Recently I was thinking about the little stores that I’ve seen in Central America and Mexico. Maybe it’s because I’m trying to learn Spanish for the fourth time and things like “The store is open” are about my basic level. I’m using the Duolingo app, which is great, by the way, if you’re trying to learn a language whether it’s as standard as Spanish or something crazier like Klingon or High Valyrian. (Seriously, they have those!)
Anyway, once I was in a town that had multiple little grocery/convenience type stores that seemed exactly identical and they were located only a block or two apart. I asked someone how people decide which store to go to, and they said, “Well, you just have your favorite and that’s the one you go to.” All the stores were tiny, and I’m sure they had the same inventory and the same pricing. So what’s the difference? It seems the only difference is the people. I suspect local customers develop long-term relationships with the owners and the employees and that’s how they choose their favorite store.
I equate that very much to our business, which is like many other service businesses, where people make all the difference. If you’re part of a product or technology-driven organization, like Apple or Facebook, the product makes all the difference. That’s how you make your choice, because you think that company’s product or technology is superior. OK, in deference to our marketing people, maybe it’s also how the brand makes you “feel” — successful, sexy, with the “in” crowd, etc.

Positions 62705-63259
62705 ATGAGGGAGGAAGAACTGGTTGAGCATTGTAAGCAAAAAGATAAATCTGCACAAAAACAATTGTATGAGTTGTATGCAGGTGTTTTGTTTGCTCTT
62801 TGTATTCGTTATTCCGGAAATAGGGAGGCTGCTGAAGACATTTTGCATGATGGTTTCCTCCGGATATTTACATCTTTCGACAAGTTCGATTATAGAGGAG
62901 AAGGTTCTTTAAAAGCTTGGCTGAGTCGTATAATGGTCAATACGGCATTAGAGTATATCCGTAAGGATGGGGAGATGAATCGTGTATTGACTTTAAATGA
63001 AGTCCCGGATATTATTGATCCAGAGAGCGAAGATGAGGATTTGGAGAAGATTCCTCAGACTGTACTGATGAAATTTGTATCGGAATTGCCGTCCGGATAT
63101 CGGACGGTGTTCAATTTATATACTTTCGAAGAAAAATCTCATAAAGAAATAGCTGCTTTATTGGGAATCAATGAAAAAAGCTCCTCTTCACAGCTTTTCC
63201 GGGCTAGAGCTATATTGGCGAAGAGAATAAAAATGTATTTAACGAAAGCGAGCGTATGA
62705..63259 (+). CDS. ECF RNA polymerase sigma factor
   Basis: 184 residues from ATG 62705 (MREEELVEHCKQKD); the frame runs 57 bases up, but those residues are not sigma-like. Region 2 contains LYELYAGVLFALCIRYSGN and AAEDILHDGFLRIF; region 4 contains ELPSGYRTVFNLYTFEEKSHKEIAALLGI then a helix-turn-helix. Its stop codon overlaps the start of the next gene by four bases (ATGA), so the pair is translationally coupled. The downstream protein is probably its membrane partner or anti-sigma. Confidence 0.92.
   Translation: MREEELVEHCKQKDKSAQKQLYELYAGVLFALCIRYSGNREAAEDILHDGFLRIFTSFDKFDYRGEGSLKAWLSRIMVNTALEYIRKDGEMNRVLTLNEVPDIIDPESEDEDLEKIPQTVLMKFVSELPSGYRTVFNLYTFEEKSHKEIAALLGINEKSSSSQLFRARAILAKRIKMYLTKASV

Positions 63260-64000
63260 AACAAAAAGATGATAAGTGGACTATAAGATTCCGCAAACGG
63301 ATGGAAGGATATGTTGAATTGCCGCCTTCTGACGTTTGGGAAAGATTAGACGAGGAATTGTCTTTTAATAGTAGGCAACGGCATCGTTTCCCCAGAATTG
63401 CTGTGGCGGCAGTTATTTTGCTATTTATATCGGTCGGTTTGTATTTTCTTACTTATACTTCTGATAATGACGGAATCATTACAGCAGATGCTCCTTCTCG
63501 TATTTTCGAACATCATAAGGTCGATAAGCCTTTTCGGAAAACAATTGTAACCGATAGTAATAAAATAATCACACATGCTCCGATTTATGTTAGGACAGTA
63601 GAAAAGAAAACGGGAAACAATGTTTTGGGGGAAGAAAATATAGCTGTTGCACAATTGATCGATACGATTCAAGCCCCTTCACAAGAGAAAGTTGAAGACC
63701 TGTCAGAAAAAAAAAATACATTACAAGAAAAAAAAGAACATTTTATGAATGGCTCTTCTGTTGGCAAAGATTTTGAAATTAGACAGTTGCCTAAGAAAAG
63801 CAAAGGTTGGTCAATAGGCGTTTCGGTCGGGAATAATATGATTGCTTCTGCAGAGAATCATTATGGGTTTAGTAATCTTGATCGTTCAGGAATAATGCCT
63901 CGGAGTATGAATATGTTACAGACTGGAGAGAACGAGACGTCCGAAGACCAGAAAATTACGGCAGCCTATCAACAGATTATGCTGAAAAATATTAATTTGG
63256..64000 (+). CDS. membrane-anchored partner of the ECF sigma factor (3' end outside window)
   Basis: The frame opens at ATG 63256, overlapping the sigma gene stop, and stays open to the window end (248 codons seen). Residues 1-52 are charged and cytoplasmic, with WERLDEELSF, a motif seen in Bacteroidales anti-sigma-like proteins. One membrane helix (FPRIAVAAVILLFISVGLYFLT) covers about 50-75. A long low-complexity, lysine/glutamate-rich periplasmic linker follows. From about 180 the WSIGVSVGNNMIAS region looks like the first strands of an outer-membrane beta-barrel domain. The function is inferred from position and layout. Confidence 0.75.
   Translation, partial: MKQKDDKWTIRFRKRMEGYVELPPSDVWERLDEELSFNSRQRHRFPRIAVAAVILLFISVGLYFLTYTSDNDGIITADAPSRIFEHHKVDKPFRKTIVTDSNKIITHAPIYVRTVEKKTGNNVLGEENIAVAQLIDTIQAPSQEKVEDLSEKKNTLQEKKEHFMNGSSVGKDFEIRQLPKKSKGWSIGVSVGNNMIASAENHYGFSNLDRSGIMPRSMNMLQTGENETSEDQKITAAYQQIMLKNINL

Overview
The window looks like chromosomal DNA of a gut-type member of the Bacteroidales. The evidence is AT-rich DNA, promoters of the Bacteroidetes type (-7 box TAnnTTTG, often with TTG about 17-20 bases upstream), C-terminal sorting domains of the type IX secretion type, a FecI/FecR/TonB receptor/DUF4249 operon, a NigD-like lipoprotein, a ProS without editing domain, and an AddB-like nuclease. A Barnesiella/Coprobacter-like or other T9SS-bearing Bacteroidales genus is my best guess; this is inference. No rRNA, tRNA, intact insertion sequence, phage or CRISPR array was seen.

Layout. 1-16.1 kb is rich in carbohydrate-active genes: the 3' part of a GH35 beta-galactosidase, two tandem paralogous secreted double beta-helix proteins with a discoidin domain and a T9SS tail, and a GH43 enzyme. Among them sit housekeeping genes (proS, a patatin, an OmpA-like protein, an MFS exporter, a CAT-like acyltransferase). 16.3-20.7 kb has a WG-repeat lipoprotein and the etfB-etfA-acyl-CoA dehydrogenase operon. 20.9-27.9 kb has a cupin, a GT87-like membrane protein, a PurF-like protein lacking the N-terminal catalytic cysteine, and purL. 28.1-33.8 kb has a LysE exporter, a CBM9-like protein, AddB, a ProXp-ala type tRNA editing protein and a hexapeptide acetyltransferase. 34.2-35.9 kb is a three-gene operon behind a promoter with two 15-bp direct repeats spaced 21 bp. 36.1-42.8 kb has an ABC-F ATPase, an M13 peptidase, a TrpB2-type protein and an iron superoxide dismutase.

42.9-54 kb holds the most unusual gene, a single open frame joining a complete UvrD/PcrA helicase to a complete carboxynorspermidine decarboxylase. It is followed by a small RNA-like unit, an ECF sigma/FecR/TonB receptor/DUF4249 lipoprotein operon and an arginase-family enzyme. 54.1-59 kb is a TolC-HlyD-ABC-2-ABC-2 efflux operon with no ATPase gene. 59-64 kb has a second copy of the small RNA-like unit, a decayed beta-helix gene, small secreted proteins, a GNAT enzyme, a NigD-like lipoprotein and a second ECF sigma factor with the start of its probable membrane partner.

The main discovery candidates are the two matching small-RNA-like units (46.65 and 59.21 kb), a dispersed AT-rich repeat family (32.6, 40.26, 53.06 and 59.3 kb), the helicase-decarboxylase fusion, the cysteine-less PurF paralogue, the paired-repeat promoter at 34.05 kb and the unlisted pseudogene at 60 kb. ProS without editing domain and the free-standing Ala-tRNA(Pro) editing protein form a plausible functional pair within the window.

In those cases, Facebook has the technology you want to use. Apple has the latest, greatest, coolest products you want to have. I don’t really care who works at Apple, but people do care about who works here or at another service business. Really, that’s all they care about.
Much like the little tiendas, we’re in a commodity business. And when you’re in a commodity business, the only way to stand out are with your service and the value you add for clients. That’s where the people make the difference.
In fact, we just completed an extensive, year-long process developing a new five-year strategic plan for the company. Our one-sentence objective statement, which is essentially what we want to be, focuses on how we will succeed: “by building the best team.” Additionally, we only have four strategies, and one of those directly relates to talent.
In any commodity business where the difference isn’t entirely about the products sold — whether it be within a tiny tienda or a $2 billion-in-assets bank — it’s the people and how they build relationships that make the difference. Around here, people are used to me, or maybe even tired of me, saying, “Whoever builds the best team wins.” But it’s totally true.